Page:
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The Sun [click for larger image]


Sunspots are dark areas of irregular shape on the surface of the Sun. Their short-term and long-term cyclical nature has been established in the past century. Spots are often big enough to be seen with the naked eye. While direct observation of the Sun in a clear sky is painful and dangerous, it is feasible when the Sun is close to the horizon or when it is covered by a thin veil of clouds or mist. Records of naked-eye sunspot observations in China go back to at least 28 BCE. In the West, the record is much more problematical. It is possible that the Greek philosopher Anaxagoras observed a spot in 467 BCE, and it appears that there are a few scattered mentions in the ancient literature as well. However, in the dominant Aristotelian cosmology, the heavens were thought to be perfect and unchanging. A spot that comes and goes on the Sun would mean that there is change in the heavens. Given this theoretical predisposition, the difficulty of observing the Sun, and the cyclic nature of spots, it is little wonder that records of sunspots are almost non-existent in Europe before the seventeenth century. A very large spot seen for no less than eight days in 807 was simply interpreted as a passage of Mercury in front of the Sun. Other mentions of spots seen on the Sun were ignored by the astronomers and philosophers. In 1607 Johannes Kepler wished to observe a predicted transit of Mercury across the Sun's disk, and on the appointed day he projected the Sun's image through a small hole in the roof of his house (a camera obscura) and did indeed observe a black spot that he interpreted to be Mercury. Had he been able to follow up on his observation the next day, he would still have seen the spot. Since he knew that Mercury takes only a few hours to cross the Sun's disk during one of its infrequent transits, he would have known that what he observed could not have been Mercury.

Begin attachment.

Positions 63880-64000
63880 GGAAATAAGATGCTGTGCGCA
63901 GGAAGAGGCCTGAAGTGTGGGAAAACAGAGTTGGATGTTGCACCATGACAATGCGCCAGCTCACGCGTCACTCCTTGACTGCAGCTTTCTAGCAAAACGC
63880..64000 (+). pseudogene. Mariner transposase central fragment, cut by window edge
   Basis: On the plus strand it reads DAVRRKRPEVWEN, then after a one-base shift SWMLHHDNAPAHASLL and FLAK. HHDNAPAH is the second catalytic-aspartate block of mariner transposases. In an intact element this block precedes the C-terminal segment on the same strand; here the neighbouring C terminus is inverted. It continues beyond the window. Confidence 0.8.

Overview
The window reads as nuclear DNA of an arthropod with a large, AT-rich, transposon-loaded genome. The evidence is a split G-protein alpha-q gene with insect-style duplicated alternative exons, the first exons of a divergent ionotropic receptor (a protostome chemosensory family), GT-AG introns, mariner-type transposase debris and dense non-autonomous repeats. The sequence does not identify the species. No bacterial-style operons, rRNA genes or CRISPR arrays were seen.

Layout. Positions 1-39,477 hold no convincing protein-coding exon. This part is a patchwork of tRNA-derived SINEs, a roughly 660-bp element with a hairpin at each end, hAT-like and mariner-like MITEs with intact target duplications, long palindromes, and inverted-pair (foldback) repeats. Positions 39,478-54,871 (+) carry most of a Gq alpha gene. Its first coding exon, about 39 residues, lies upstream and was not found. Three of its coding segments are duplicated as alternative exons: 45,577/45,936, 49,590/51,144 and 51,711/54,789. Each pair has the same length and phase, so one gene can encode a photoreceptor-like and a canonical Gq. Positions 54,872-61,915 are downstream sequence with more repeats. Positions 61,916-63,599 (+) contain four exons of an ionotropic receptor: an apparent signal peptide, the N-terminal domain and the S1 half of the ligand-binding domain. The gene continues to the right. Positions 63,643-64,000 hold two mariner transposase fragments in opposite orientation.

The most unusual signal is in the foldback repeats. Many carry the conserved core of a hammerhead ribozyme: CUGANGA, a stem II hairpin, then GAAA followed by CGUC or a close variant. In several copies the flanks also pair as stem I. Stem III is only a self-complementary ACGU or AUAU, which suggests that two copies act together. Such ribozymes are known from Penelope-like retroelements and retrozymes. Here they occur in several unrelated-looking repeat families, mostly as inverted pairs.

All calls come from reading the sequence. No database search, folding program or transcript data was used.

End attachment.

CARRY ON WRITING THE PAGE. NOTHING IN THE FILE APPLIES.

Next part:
A sunspot [click for larger image]

The scientific study of sunspots in the West began after the telescope had been brought into astronomy in 1609. Although there is still some controversy about when and by whom sunspots were first observed through the telescope, we can say that Galileo and Thomas Harriot were the first, around the end of 1610; that Johannes and David Fabricius and Christoph Scheiner first observed them in March 1611, and that Johannes Fabricius was the first to publish on them. His book, De Maculis in Sole Observatis ("On the Spots Observed in the Sun") appeared in the autumn of 1611, but it remained unknown to the other observers for some time.
Harriot's sunspot drawings. [click for larger image]

In the meantime, Galileo had shown sunspots to a number of people in Rome during his triumphant visit there in the spring of 1611. But although some of his corespondents began making regular observations a few months later, Galileo himself did not undertake a study of sunspots until April 1612. Scheiner began his serious study of spots in October 1611 and his first tract on the subject, Tres Epistolae de Maculis Solaribus Scriptae ad Marcum Welserum ("Three Letters on Solar Spots written to Marc Welser") appeared in January 1612 under the pseudonym "Apelles latens post tabulam," or "Apelles waiting behind the painting."[1] Welser was a scholar and banker in Augsburg, who was a patron of local scholars.
Sunspot plate from Scheiner's Tres Epistolae. [click for larger image]

Scheiner, a Jesuit mathematician at the university of Ingolstadt (near Augsburg), wished to preserve the perfection of the Sun and the heavens and therefore argued that sunspots were satellites of the Sun. They appeared as black spots when they passed in front of the Sun but were invisible at other points in their orbits. Their orbits had to be very close to the Sun for their shapes were foreshortened as they approached its edge. Scheiner observed sunspots through a telescope equipped with colored glasses.